Legislature(1995 - 1996)
02/12/1996 01:30 PM JUD
* first hearing in first committee of referral
= bill was previously heard/scheduled
= bill was previously heard/scheduled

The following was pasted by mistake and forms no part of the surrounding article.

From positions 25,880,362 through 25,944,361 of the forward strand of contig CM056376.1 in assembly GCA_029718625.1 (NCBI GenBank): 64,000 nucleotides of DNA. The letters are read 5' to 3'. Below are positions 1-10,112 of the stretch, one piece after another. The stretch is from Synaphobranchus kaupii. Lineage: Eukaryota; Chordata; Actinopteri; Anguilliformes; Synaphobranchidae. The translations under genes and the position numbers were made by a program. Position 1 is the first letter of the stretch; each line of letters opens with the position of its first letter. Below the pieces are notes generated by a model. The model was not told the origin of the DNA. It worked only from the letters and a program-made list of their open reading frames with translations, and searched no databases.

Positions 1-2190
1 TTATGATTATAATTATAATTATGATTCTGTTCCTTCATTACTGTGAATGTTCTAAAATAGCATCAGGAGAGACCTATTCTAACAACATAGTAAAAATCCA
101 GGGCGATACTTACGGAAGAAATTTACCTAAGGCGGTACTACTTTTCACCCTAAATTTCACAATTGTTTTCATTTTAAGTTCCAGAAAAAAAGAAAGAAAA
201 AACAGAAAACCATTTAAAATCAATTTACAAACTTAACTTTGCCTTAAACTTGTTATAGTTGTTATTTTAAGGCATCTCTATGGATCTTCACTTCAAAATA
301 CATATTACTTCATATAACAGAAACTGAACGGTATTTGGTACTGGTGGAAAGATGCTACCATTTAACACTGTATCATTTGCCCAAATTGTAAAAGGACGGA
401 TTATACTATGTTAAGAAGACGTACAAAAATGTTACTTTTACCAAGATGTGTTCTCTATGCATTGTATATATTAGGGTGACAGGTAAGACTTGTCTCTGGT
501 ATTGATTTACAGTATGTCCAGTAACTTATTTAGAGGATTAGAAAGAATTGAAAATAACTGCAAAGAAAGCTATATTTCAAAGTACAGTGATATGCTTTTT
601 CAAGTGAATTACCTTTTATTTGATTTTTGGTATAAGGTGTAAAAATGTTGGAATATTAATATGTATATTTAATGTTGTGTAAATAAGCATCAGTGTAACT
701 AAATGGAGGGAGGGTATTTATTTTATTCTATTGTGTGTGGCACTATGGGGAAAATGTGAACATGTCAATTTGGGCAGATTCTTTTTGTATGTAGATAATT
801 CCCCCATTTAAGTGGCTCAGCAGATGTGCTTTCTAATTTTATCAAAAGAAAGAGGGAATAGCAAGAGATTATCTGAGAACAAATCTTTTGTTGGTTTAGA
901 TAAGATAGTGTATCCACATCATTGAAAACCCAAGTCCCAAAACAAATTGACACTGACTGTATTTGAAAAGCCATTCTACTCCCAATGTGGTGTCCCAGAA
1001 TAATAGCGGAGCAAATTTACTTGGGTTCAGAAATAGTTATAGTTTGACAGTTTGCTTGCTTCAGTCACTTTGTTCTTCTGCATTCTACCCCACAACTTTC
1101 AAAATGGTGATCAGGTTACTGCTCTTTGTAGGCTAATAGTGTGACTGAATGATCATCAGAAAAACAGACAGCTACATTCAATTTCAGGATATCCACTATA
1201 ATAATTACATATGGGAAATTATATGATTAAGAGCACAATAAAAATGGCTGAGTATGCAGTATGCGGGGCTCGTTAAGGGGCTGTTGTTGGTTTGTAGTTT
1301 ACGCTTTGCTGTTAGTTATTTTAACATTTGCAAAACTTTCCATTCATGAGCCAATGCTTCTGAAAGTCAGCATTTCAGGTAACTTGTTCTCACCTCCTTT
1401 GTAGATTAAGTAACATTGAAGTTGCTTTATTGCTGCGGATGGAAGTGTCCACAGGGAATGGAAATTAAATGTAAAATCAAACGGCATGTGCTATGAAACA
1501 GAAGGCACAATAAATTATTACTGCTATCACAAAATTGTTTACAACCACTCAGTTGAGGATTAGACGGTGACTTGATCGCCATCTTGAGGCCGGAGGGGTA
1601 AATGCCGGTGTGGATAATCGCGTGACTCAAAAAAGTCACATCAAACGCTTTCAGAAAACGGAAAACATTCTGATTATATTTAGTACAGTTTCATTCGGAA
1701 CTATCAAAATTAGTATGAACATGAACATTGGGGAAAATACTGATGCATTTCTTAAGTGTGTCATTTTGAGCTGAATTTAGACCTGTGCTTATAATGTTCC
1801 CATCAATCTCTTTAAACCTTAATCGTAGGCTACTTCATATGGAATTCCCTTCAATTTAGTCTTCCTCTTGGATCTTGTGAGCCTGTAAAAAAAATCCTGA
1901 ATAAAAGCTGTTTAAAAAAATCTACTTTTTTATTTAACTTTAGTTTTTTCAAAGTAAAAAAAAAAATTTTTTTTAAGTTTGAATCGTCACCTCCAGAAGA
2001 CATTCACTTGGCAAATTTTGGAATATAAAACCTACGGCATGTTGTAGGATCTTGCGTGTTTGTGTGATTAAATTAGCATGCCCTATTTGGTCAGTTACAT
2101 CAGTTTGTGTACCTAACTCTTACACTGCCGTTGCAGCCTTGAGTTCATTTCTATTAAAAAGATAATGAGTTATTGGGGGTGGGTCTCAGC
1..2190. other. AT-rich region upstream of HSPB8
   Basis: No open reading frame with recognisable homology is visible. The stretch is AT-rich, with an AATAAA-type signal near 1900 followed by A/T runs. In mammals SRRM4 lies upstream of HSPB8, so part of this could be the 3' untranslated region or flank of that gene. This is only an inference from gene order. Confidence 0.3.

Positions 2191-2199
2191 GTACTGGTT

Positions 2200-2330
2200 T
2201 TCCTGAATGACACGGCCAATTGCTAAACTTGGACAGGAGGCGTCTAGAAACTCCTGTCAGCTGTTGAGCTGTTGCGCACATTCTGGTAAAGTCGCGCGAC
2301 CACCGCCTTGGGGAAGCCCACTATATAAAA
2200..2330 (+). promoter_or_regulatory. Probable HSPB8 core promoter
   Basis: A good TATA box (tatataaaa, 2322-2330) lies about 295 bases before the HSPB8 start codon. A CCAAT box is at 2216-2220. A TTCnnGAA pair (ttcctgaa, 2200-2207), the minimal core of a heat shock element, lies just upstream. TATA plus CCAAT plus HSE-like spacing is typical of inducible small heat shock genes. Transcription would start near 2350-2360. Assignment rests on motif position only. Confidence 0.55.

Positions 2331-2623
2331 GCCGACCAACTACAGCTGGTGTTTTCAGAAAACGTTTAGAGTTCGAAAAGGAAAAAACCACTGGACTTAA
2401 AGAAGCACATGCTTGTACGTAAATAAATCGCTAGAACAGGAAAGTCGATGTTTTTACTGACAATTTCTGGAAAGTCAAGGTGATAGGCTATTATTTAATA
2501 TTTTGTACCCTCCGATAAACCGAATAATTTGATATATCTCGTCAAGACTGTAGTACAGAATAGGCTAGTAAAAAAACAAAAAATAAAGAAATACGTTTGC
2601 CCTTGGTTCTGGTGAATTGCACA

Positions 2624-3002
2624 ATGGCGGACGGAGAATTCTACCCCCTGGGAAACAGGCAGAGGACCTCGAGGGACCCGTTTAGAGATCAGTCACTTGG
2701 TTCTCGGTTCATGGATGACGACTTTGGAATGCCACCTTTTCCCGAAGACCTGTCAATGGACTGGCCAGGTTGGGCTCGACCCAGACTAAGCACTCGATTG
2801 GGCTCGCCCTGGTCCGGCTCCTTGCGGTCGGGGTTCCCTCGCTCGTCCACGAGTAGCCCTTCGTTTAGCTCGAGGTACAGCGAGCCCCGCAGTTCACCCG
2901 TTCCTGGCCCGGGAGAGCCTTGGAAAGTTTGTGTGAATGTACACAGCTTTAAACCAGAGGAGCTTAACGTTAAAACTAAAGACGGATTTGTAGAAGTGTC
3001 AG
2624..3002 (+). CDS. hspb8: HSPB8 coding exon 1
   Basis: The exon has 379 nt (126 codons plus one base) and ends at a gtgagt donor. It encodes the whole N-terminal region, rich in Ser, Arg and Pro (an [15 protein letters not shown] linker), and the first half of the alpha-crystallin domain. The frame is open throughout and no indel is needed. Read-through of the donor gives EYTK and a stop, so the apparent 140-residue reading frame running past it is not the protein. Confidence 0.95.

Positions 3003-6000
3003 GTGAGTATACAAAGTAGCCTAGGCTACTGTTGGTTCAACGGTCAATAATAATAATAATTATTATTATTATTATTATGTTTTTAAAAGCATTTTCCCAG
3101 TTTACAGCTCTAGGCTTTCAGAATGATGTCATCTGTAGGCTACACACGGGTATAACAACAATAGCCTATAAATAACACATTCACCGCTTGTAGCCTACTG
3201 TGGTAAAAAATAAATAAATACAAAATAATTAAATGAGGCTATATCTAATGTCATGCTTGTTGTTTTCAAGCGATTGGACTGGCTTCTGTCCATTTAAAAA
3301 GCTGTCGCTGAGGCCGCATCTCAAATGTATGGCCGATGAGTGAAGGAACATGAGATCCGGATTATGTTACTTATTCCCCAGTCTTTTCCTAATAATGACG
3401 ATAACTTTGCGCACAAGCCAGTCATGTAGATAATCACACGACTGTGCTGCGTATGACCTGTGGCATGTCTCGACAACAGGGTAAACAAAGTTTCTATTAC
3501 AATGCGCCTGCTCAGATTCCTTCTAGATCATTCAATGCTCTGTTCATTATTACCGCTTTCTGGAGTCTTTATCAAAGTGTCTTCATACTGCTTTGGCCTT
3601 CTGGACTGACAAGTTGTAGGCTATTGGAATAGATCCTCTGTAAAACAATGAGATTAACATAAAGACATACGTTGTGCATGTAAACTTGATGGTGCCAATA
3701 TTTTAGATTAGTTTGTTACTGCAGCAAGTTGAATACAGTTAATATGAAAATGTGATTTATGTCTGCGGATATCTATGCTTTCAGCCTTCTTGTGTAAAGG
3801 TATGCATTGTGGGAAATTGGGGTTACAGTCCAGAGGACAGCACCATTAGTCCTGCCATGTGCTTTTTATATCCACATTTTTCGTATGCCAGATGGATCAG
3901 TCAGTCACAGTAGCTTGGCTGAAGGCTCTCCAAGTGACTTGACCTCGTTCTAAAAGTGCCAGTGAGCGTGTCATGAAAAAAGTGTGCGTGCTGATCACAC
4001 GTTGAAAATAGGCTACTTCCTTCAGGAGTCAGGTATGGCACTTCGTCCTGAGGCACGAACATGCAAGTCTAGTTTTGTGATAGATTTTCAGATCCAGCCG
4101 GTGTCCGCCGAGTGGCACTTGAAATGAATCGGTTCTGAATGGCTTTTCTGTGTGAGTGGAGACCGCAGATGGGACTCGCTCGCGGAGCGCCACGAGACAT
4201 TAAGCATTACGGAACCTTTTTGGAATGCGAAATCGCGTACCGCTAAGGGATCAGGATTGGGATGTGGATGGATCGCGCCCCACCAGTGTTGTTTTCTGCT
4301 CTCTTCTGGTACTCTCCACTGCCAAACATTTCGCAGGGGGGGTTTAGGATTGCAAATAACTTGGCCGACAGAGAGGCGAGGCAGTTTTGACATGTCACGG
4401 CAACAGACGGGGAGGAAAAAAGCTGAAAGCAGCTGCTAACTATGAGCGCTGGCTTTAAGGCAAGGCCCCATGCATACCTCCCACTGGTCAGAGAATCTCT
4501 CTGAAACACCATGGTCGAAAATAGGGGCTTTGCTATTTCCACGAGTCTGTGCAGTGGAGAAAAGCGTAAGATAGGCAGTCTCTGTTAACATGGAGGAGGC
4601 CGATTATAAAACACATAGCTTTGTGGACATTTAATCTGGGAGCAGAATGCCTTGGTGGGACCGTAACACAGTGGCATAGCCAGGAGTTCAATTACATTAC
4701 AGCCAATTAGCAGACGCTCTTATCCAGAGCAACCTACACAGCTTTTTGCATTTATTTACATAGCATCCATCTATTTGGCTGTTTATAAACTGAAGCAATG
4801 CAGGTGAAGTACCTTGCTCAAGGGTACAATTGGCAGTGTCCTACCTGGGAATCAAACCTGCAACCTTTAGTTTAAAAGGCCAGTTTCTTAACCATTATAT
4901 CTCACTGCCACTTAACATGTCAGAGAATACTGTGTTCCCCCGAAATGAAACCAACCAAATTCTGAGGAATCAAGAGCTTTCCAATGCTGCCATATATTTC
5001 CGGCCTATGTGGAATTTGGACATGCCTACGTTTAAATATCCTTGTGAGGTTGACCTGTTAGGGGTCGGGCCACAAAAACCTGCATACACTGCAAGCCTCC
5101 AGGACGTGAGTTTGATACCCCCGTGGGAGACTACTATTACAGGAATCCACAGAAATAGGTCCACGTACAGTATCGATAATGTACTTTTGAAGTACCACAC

SB 175 "NO FRILLS" PRISON ACT SENATOR DAVE DONLEY, sponsor of SB 175, gave the following overview. SB 175 is modelled after the federal "No Frills" Prison Act and was introduced last year. Since that time, he has worked extensively with the Department of Corrections which resulted in the introduction of a sponsor substitute. SENATOR GREEN moved adoption of the sponsor substitute for the purpose of discussion. There being no objection, the motion carried. SENATOR DONLEY continued. Section 2 deals with the problem of the cost of medical care for prisoners by amending the definition of "severely medically disabled" to give the parole board greater flexibility in granting special medical paroles. The state currently bears a huge cost for terminally ill prisoners and prisoners with severely handicapping illnesses. Number 161 SENATOR TAYLOR questioned whether similar legislation passed last year. SENATOR DONLEY replied affirmatively, however this bill allows the Department of Corrections more discretion in determining what conditions would make one eligible for special medical paroles. SENATOR DONLEY explained Section 3 allows the Department of Corrections more flexibility in attempting to recoup ordinary medical costs of prisoners and part of the cost of injuries to prisoners due to activities of law enforcers, not only corrections employees. Section 4 statutorily limits what the Commissioner may provide to inmates, and is patterned after the federal act. Living conditions and recreational opportunities could not exceed that required under the U.S. Constitution. Living quarters could not be obstructed from view. The food could not exceed the quantity or quality required by the U.S. Constitution. The original standard in the federal law is that the food must not exceed the quality available to the armed forces. The department finds it too difficult to ascertain that quality. SENATOR DONLEY discussed the ban on cable television. He and Department of Corrections' staff have drafted an amendment to allow basic cable service. Prisoners are currently allowed access to the full spectrum of cable television, if they pay for it. Section 4 also limits unmonitored phone calls, and bans the following: televisions and computers in cells; movies with specific ratings; pornographic material; instructional material that, in the opinion of the Commissioner, would facilitate violent behavior; body building equipment; and electrical cooking appliances in cells. Prisoners would be allowed to use a computer provided by the facility in a common area as part of employment or vocational training. Section 5 references the effort to recoup medical costs. Section 6 allows the department to engage in vocational training for inmates. The department is currently unable to provide jobs for all inmates; providing training would enable them to expand job skills and opportunities. Section 7 sets a sunset date of 2005 for the Correctional Industries Commission. The extension would allow the department to develop a stable, long range plan to develop marketable products and work opportunities. Number 180 SENATOR ADAMS disagreed with four provisions: the cable TV ban; the weightlifting equipment ban; the printed material ban; and the restriction on televisions and computers in private cells. He felt those provisions could be used to reward good behavior. SENATOR DONLEY made the following comments in response to Senator Adams' opposition. He originally opposed access to any cable television but is now convinced there is a valid argument to provide some level of television to keep peace in the prisons. He is discontent with the current limit of five books per prisoner, as opposed to unlimited television viewing. He strongly disagrees with allowing televisions and computers in individual cells because in a prison the only application should be educational, and in a common area. He felt access to a common area could be used as an incentive for good behavior, rather than allowing equipment in private cells. In his opinion, Alaska has some of the most liberal good time provisions in the nation therefore the incentive for good behavior already exists. He believes providing weightlifting equipment poses a danger to the private sector because weightlifting equipment is not a tool to improve health, it is a tool to make people superior athletes or better predators. Regarding the printed materials, the Commissioner has discretion over which materials to ban. The provision is aimed at banning magazines that encourage violent or predatory behavior. Number 270 JERRY SHRINER, Special Assistant to the Commissioner of the Department of Corrections, indicated he and Senator Donley have worked together extensively on SB 175. They compromised on most areas of disagreement but remain in disagreement about televisions and computers. SENATOR ADAMS asked what equipment is currently available in prison facilities. MR. SHRINER replied it varies considerably by facility. Some facilities have fixed-weight systems without free weights, other facilities have free weights, some are purchased by prisoners, others are purchased by the facility. Number 300 SENATOR ADAMS inquired about the number of televisions and personal computers in prisons. MR. SHRINER reported most facilities have an inmate council which can purchase certain things with private funds. At the Palmer facility the council has installed and maintains cable service. Those prisoners who can afford to have a television may have one in their own rooms. At some prisons, the department pays for cable service because no local broadcast exists. SENATOR ADAMS asked if prisoners are able to view "X," "R," and "NC-17" movies on cable television. MR. SHRINER was unsure whether movies with those ratings are shown on premium cable channels. He added the Lemon Creek facility has premium cable which inmates pay for. SENATOR ADAMS asked how many prisoners have personal computers. MR. SHRINER replied the number varies in each prison, but those that have computers cannot hook up to outside lines, such as a fax modem, and discs cannot enter or leave the facilities. SENATOR ADAMS asked what the Department's position is on his objections to the bill. MR. SHRINER replied the Department would not object to eliminating free weights, but has no desire to do so. With respect to television and computers, the greatest resistance comes from superintendents who unanimously view those activities as a method of managing population. Because of the high ratio of inmates to prison guards, televisions and computers are used to keep prisoners occupied. Number 360 SENATOR TAYLOR asked if there are any court orders the prisons must abide by requiring prisoner access to television. MR. SHRINER was not able to provide that information. SENATOR MILLER moved to adopt Senator Donley's amendment (9- LS0958\0.4). There being no objection, the motion carried. SENATOR ADAMS moved a proposed amendment to page 4, line 16. After the word facility insert, "or allowed under (B) of this subdivision;". SENATOR MILLER objected to the motion for discussion purposes. SENATOR GREEN asked Senator Donley to repeat his rationale for banning computers in cells. SENATOR DONLEY explained that under SSSB 175, prisoners would have access to computers in common areas but could not have private computers. He stated computers are entertaining and a luxury item. SENATOR GREEN verified computers cannot be hooked up to any outside services. SENATOR DONLEY replied they cannot, however there is nothing in statute that speaks to that. SENATOR GREEN asked about the cost of allowing personal computers in prisons. SENATOR DONLEY believed the only cost is to provide power, therefore is minimal. He added the things that are being limited in this bill are not necessities. He strongly encouraged full access to library materials. Number 443 SENATOR ELLIS asked Senator Donley if his goal would be achieved if only educational software were allowed in prisons. He also questioned the rationale for the limit of 5 books per prisoner. SENATOR DONLEY replied the rationale for the limit on books is that it is very time consuming to search books for concealed items. He believed as long as computers are limited to common areas, there use can be limited to educational programs. It would be impossible to search hard drives on personal computers for concealed programs. SENATOR ELLIS asked how realistic it is to think prisoners would get their GED's via educational software, and whether the common area plan would restrict prisoners from doing so. SENATOR DONLEY responded that school children do not have enough access to computers. He felt unlimited access to written materials should be sufficient. Number 455 SENATOR ELLIS inquired about using such equipment in each facility for social control as opposed to allowing the use of such equipment for recreational purposes. SENATOR DONLEY believed prison employees want the prison environment to be safe and to run smoothly, however the prison environment was meant to be a deterrent to illegal behavior. SENATOR ADAMS asked what percentage of prisoners use computers in their cells. SENATOR DONLEY thought the percentage to be very small, but could increase quickly unless statutorily stopped. MR. SHRINER agreed the number is very low. Number 493 SENATOR GREEN discussed Senator Adams' second proposed amendment, changing SSSB 175 on page 3, line 29, to add, "except as approved by the facility superintendent for purposes of educational training or reward for positive behavior." The proposed amendment would leave the use of televisions and computers to the discretion of the warden. SENATOR DONLEY repeated his opposition to allowing such equipment in private rooms. He believes Alaska prisons are very liberal in regard to good time, and other rewards can be offered for positive behavior. SENATOR ADAMS moved and asked unanimous consent that he be allowed to withdraw his previous motion to amend page 4. There being no objection, the motion carried. SENATOR ADAMS moved new amendment #1 (page 3, line 29). SENATOR MILLER objected for the purpose of discussion. Number 524 SENATOR TAYLOR discussed the sentencing approach used in the Australian judicial system. Prisoners given the maximum prison term are expected to display positive behavior, if they do not, their terms are extended. SENATOR DONLEY felt there is a national movement toward tougher prison policies. Three states have reinstituted chain gangs. The public wants prisoners to have the opportunity to pull themselves up and get an education, however they do not want them to have a good time. SENATOR GREEN questioned how this bill would affect Project Hope, at Pt. McKenzie. SENATOR DONLEY believed Project Hope raises problems far beyond the scope of this bill. The Department of Corrections is apprehensive about prisoners trying to invoke all of the Clary conditions onto this volunteer program and fears prisoners will try to impose, through the courts, other things available to people who do not volunteer. SENATOR ELLIS questioned whether the ban on televisions and computers would apply to Project Hope, if the bill becomes law. SENATOR DONLEY specified they could not have them in private rooms. SENATOR GREEN commented Project Hope has common areas that are more home like. She also expressed concern that minimal farming is occurring there. SENATOR DONLEY noted SSSB 175 provides more flexibility for the Correction Industries Commission. It is difficult to find work that does not compete with the private sector. If an industry is viable, it is being developed by the private sector. The federal act mandated a certain number of hours of work, however the work is not available for prisoners to do. SENATOR GREEN did not feel vegetable farming at Project Hope would compete with private industry. SENATOR MILLER maintained his objection to adoption of amendment voting "nay," and Senators Ellis and Adams voting "yea." SENATOR TAYLOR recommended establishing standards so that a prisoner working on a specific program might be able to do so privately. SENATOR MILLER felt the amendment was entirely too broad. SENATOR ADAMS commented that 49 percent of inmates are Alaska minorities who do not have the money for televisions and computers and believed the amendment would primarily benefit urban prisoners with educational and vocational training. SENATOR TAYLOR stated he is interested in resolving the issue with Senator Donley and the Department of Corrections. SENATOR MILLER moved SSSB 175, as amended, out of committee with individual recommendations. There being no objection, the bill moved from committee. SENATOR TAYLOR adjourned the meeting at 2:55 p.m.